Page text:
Research group IBON said that Filipinos will benefit if the government adopts Cuba’s model of a state-run health care system. The group stressed that people’s access to this social service is becoming more limited by Philippine health services being increasingly run by the private sector for profit.
Department of Health (DOH) officials recently toured Cuba, known for its excellent health care system, upon the recommendation of Pres. Rodrigo Duterte. Cuba’s revolutionary health system prioritizes community-based preventive health care while offering a free public health service with among the highest doctor-patient and nurse-patient ratios in the world. This gives it among the lowest infant mortality rates and highest life expectancy rates in the world.
IBON welcomes DOH Secretary Paulyn Ubial’s anchoring her department’s All for Health, Health for All theme on learning lessons from Cuba. But the group said that this necessarily means reversing the government’s neoliberal policy of privatizing health services and turning health into a commodity provided by the market to profit from.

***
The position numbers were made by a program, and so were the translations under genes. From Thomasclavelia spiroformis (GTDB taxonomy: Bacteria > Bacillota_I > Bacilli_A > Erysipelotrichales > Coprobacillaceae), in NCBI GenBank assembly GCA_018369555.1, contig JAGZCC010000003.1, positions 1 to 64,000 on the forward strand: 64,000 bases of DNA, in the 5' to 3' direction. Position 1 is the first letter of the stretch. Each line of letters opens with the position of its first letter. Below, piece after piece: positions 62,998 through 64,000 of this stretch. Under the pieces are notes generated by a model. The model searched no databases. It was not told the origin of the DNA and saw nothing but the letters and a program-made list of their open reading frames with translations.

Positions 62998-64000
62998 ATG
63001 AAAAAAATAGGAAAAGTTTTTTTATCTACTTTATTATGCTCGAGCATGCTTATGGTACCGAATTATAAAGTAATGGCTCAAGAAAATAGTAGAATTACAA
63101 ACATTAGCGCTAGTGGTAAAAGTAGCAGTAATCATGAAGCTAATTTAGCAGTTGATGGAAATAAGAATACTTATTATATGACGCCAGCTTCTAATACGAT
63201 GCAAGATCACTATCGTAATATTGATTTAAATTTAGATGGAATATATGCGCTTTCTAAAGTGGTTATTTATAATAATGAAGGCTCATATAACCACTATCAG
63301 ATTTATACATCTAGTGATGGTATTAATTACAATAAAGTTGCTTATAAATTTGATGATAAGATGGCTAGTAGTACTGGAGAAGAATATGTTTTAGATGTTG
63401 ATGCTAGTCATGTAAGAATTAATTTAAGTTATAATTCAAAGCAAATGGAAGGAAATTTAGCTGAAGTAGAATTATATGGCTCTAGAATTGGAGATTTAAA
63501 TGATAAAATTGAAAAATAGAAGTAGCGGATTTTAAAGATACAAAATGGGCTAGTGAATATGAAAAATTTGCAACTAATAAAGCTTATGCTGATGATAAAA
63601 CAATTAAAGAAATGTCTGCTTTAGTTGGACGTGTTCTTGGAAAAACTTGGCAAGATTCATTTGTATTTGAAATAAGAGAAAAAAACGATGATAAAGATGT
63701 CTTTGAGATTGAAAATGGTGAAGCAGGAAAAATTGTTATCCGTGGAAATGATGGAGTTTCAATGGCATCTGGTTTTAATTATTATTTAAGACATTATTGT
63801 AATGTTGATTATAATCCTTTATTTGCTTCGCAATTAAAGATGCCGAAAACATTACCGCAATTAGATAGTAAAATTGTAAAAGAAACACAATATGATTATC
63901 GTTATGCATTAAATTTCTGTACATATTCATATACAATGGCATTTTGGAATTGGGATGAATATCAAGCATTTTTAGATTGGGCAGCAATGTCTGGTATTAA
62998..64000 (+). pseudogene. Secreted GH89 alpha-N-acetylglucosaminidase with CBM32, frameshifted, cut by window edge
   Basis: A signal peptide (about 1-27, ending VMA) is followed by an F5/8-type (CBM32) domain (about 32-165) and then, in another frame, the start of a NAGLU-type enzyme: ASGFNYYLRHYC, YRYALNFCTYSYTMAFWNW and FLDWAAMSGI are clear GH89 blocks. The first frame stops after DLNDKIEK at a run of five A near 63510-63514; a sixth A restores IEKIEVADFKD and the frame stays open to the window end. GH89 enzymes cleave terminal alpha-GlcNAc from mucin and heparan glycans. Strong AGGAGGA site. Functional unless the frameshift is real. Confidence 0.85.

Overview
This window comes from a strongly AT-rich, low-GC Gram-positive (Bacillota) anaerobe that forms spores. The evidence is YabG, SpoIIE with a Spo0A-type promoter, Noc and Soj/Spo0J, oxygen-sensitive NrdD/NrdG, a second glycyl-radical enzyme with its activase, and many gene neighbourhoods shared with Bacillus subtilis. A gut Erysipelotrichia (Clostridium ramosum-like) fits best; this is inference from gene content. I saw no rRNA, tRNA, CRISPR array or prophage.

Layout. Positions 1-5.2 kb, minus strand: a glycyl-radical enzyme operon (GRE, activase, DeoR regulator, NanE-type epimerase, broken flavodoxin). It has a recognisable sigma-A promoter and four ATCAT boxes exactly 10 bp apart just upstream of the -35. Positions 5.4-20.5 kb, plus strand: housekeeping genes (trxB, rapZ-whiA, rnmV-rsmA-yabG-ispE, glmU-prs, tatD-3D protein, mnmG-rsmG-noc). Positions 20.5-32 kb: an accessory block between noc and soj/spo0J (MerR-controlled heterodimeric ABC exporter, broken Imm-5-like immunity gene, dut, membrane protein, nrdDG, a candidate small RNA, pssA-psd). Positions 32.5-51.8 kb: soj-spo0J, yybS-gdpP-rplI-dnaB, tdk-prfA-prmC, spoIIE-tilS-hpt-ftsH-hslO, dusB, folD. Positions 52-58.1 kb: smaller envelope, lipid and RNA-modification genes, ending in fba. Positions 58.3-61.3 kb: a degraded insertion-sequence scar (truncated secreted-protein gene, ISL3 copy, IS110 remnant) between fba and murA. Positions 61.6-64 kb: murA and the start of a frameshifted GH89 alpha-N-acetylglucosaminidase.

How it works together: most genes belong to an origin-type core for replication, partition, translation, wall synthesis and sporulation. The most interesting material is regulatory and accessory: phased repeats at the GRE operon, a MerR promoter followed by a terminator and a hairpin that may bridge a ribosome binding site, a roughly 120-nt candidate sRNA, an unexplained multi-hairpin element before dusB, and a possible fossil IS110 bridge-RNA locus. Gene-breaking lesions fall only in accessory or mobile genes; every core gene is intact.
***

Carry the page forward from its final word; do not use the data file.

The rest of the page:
The government’s banner program for “universal health coverage” is the health insurance program PhilHealth which reportedly now benefits 97 million Filipinos. But despite PhilHealth taking up the bulk of the national government’s health budget, 68% of Filipino’s personal health care spending is still paid for out-of-pocket.
Recent IBON surveys found that PhilHealth paid less than half of patients’ health expenses and that 7 of 10 PhilHealth sponsored patients in 2014 were still obliged to buy medical paraphernalia outside the hospital during confinement. Poor patients also lamented public hospitals’ lack of medicines, medical supplies, beds and beddings, dirtiness of toilets and lack of cleanliness.
Health services will become more inaccessible to the poor as more than 70 hospitals nationwide face privatization, IBON noted. The average cost of confinement in a private facility is already Php25,741 which is equivalent to 68 working days considering the average daily basic pay in the country of Php380. Even the average cost in a public health facility of Php8,640 is too expensive and equivalent to almost 23 working days.
The Cuban government guarantees access to quality health care for its entire population. The Philippine government can achieve the same, said IBON, by following Cuba’s example of resisting privatization and establishing an integrated national health system that is exclusively and proudly public, the group said.